Rimjin-gang has been well received in places such as Japan, Germany, and especially in South Korea, but Ishimaru has strategically focused his promotion of the English edition of Rimjin-gang to American audiences.
“US policy has a huge impact on the future of North Korea, so we want the English edition of Rimjin-gang to act as a source for Americans,” says Ishimaru, who noted that it is difficult for American journalists to acquire first-hand information about North Korea. “We hope it will deepen policy makers, journalists, and academics’ understanding of North Korea.”
Ishimaru has also participated in Stanford University’s Liberation Technology in Authoritarian Regimes conference on October 11 and 12, where he gave a talk on the limited technology available in North Korea and how his team overcomes these obstacles. In Washington, DC, Ishimaru held a meeting with multiple North Korean experts at the US Committee for Human Rights in North Korea, where he gave a presentation on Rimjin-gang’s work.
Former Nation intern and director of NYU’s Literary Reportage program Robert Boynton first met Ishimaru in Seoul in 2009. Boynton believed so strongly that Western audiences should learn about Rimjin-gang that he successfully pushed for a NYU grant to fund Ishimaru’s visit to New York. Boynton, who is writing a book on East Asian politics, describes Rimjin-gang as an "antidote" to a situation in which "the expertise among journalists from the West who write about North Korea is quite limited—which is understandable given the fact that many experts on North Korea haven’t been able to visit North Korea themselves." While neither Boynton nor Ishimaru claim that Western reporting on North Korea is inaccurate, with the Western media’s focus on Kim Jong-il’s regime and on foreign diplomacy issues, mainstream media reports about North Korea can exclude the extraordinary stories of ordinary North Korean citizens.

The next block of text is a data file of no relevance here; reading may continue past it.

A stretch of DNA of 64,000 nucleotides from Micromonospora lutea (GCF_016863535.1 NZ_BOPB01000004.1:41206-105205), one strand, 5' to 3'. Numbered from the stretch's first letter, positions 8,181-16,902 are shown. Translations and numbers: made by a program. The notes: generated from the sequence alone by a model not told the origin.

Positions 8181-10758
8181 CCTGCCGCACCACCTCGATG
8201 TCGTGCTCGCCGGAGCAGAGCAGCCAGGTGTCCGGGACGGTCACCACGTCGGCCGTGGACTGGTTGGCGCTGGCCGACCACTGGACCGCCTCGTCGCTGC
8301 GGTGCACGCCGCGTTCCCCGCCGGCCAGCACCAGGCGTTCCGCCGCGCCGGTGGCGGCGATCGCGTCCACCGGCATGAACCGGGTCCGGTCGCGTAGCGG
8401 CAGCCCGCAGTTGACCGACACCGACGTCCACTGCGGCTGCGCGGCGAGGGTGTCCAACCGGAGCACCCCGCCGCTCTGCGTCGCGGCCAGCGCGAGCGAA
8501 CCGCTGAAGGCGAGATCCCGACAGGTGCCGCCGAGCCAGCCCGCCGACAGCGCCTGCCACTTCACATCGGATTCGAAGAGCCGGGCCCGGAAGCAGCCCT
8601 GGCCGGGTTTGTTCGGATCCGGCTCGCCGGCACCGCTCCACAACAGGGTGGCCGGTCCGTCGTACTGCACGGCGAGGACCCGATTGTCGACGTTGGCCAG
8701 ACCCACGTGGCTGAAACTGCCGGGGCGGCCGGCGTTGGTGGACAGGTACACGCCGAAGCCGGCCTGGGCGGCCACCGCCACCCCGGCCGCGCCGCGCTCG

However, some American policy makers, journalists and academics may be reluctant about adopting Rimjin-gang as primary source material. Henry Em, Associate Professor of East Asian Studies and Modern Korea scholar at NYU, notes that “many claims made by defectors from North Korea have proven to be false” and says that the security measures that Rimjin-gang takes to protect its reporters and sources makes it difficult, if not impossible, to conduct fact-checking.
While Rimjin-gang touts a commitment to accuracy (Ishimaru assigns multiple reporters to particularly controversial assignments and uses photographic and video footage to corroborate claims in articles and interviews), in instances in which reporters cannot reveal themselves as journalists for safety reasons, Rimjin-gang does not attribute quotes to specific people and publishes photographs and video footage without their subjects’ permission. While Ishimaru says that he is aware that this is not ideal journalistic practice, he says that the “unique environment” in North Korea necessitates these safety protocols.
Professor Em also argues that foreign audiences need to be very careful when interpreting the stories, photographs and video footage that Rimjin-gang produces. Although Em does not question the authenticity of Rimjin-gang’s footage, he points out that “local knowledge still needs to be interpreted, and depending on who’s doing the interpreting, the story could be shaped very differently. All of the stories in Rimjin-gang require knowledge of the historical contexts.”
Because the source material was "difficult even for South Koreans to interpret", the production of Rimjin-gang’s first English edition has been an expensive process that has taken over three years to complete, says Ishimaru. Producing the English edition ended up costing over $70,000.
“We tried to raise funds by selling our journalists’ footage to TV stations, as well as through the sales of the Japanese edition of Rimjin-gang, but it wasn’t enough,” says Ishimaru. “I had to personally borrow money in order to procure the full funding. We understand that the English edition of Rimjin-gang is expensive, but we hope that those who have an interest in North Korea understand our financial situation and go ahead and purchase it.”
At roughly $108 for the English anthology, the price for insiders’ knowledge of North Korea is steep. However, for even those with just a basic knowledge of what has occurred in North Korea within the past few decades, Rimjin-gang is a compelling read. The amount of first-hand reporting in the magazine is truly unprecedented, and indicates that there is a will among North Koreans to criticize their government and reach out to the world—challenging the stereotype of North Koreans as brainwashed automatons. In order to produce effective foreign policy that might help North Koreans, the US should consider North Koreans’ own assessments of their countries’ ailments in Rimjin-gang.
You can purchase the book and access a free selection of articles, photographs and video footage at Rimjin-gang’s website.